5. Kraay, Aart & Ventura, Jaume, 1997. "Current accounts in debtor and creditor countries," Policy Research Working Paper Series 1825, The World Bank.
    6. Robert J. Barro, 2013. "Inflation and Economic Growth," Annals of Economics and Finance, Society for AEF, vol. 14(1), pages 121-144, May.
    7. Maurice Obstfeld & Kenneth S. Rogoff, 1996. "Foundations of International Macroeconomics," MIT Press Books, The MIT Press, edition 1, volume 1, number 0262150476.
    8. Joshua Aizenman, 1984. "A Theory of Current Account and Exchange Rate Determinations," NBER Working Papers 1177, National Bureau of Economic Research, Inc.
    9. Menzie David Chinn & Eswar Prasad, 2000. "Medium-Term Determinants of Current Accounts in Industrial and Developing Countries - An Empirical Exploration," IMF Working Papers 00/46, International Monetary Fund.
    10. Jacques Miniane & Benoît Mercereau, 2004. "Challenging the Empirical Evidence from Present Value Models of the Current Account," IMF Working Papers 04/106, International Monetary Fund.
    Full references (including those not matched with items on IDEAS)

    Citations

    Citations are extracted by the CitEc Project, subscribe to its RSS feed for this item.
    as in new window

    Cited by:
    1. Subir Lall & Roberto Cardarelli & Selim Elekdag, 2009. "Financial Stress, Downturns, and Recoveries," IMF Working Papers 09/100, International Monetary Fund.
    2. Fuad Hasanov & Rabah Arezki, 2009. "Global Imbalances and Petrodollars," IMF Working Papers 09/89, International Monetary Fund.
    3. Pietro Cova & Massimiliano Pisani & Alessandro Rebucci, 2009. "Global Imbalances: The Role of Emerging Asia," Review of International Economics, Wiley Blackwell, vol. 17(4), pages 716-733, 09.

    Lists

    This item is not listed on Wikipedia, on a reading list or among the top items on IDEAS.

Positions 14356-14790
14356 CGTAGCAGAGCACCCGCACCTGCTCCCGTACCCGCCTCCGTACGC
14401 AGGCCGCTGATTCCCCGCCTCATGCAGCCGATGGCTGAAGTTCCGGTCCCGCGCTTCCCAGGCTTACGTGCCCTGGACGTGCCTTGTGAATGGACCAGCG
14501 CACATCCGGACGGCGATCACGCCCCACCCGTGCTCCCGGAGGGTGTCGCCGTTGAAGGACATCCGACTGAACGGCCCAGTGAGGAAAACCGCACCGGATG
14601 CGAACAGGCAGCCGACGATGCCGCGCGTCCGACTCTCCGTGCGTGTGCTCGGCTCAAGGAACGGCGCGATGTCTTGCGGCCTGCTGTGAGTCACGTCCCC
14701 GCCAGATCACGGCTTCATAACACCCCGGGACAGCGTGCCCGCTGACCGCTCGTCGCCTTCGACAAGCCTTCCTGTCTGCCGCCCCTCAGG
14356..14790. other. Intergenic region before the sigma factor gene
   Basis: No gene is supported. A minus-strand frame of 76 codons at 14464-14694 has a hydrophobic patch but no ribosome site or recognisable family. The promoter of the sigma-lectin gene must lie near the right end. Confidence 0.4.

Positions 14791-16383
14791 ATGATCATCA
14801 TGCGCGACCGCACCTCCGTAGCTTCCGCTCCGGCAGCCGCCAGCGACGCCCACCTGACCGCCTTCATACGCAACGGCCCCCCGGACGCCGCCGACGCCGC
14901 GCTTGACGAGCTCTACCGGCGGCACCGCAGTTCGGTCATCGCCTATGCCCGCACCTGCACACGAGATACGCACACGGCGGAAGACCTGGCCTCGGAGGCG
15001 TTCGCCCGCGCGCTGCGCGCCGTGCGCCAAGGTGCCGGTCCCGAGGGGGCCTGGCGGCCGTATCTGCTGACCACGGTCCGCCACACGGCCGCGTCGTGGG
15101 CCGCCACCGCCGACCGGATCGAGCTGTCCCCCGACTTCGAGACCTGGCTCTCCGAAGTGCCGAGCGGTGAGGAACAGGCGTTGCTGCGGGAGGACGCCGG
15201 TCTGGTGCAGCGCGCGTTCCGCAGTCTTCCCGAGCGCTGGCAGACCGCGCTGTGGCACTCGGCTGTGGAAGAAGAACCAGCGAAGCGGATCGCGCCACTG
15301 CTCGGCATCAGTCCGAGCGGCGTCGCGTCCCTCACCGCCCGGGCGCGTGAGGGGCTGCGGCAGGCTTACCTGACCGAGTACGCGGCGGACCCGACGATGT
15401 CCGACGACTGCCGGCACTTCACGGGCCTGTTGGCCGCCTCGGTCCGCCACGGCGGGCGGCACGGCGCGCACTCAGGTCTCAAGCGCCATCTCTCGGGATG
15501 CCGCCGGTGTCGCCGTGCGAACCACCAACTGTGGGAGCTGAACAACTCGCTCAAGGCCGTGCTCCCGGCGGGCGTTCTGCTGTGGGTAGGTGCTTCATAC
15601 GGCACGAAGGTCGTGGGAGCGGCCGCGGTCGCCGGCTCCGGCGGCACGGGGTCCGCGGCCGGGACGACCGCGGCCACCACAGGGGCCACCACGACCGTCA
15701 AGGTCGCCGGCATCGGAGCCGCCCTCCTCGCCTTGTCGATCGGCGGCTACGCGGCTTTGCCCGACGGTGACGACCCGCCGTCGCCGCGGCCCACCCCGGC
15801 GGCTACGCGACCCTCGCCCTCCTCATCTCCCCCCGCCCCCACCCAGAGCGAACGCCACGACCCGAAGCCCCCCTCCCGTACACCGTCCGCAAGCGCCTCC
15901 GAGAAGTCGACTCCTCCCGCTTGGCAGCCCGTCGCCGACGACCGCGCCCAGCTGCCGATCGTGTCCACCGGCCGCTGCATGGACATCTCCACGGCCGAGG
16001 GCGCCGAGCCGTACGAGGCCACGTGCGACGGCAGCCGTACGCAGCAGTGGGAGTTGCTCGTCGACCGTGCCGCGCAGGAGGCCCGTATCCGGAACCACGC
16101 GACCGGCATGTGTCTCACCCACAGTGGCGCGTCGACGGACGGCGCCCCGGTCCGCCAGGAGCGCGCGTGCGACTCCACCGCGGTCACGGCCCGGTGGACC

Statistics

    Access and download statistics

    Corrections

    When requesting a correction, please mention this item's handle: RePEc:chb:bcchwp:440. See general information about how to correct material in RePEc.

    For technical questions regarding this item, or to correct its authors, title, abstract, bibliographic or download information, contact: (Claudio Sepulveda).

    If you have authored this item and are not yet registered with RePEc, we encourage you to do it here. This allows to link your profile to this item. It also allows you to accept potential citations to this item that we are uncertain about.

    If references are entirely missing, you can add them using this form.

    If the full references list an item that is present in RePEc, but the system did not link to it, you can help with this form.

    If you know of missing items citing this one, you can help us creating those links by adding the relevant references in the same way as above, for each refering item. If you are a registered author of this item, you may also want to check the "citations" tab in your profile, as there may be some citations waiting for confirmation.

    Please note that corrections may take a couple of weeks to filter through the various RePEc services.